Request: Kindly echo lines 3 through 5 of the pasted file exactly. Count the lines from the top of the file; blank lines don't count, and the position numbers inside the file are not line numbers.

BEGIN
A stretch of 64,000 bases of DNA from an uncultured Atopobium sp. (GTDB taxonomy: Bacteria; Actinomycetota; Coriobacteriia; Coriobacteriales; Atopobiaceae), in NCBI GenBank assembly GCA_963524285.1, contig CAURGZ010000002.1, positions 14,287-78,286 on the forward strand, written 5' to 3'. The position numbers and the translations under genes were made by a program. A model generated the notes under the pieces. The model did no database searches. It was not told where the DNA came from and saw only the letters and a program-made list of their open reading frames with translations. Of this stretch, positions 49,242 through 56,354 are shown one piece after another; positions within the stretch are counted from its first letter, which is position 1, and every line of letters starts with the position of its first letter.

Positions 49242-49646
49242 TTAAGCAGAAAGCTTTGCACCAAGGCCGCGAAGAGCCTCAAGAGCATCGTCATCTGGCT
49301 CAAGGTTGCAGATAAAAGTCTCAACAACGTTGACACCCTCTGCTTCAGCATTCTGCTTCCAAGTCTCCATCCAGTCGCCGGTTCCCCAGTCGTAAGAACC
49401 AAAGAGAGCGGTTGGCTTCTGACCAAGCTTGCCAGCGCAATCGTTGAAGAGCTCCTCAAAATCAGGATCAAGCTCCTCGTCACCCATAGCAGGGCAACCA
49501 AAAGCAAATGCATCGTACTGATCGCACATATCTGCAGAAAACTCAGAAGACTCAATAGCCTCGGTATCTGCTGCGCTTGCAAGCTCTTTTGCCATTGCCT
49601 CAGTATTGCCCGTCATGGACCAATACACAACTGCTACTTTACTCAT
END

49242 TTAAGCAGAAAGCTTTGCACCAAGGCCGCGAAGAGCCTCAAGAGCATCGTCATCTGGCT
49301 CAAGGTTGCAGATAAAAGTCTCAACAACGTTGACACCCTCTGCTTCAGCATTCTGCTTCCAAGTCTCCATCCAGTCGCCGGTTCCCCAGTCGTAAGAACC
49401 AAAGAGAGCGGTTGGCTTCTGACCAAGCTTGCCAGCGCAATCGTTGAAGAGCTCCTCAAAATCAGGATCAAGCTCCTCGTCACCCATAGCAGGGCAACCA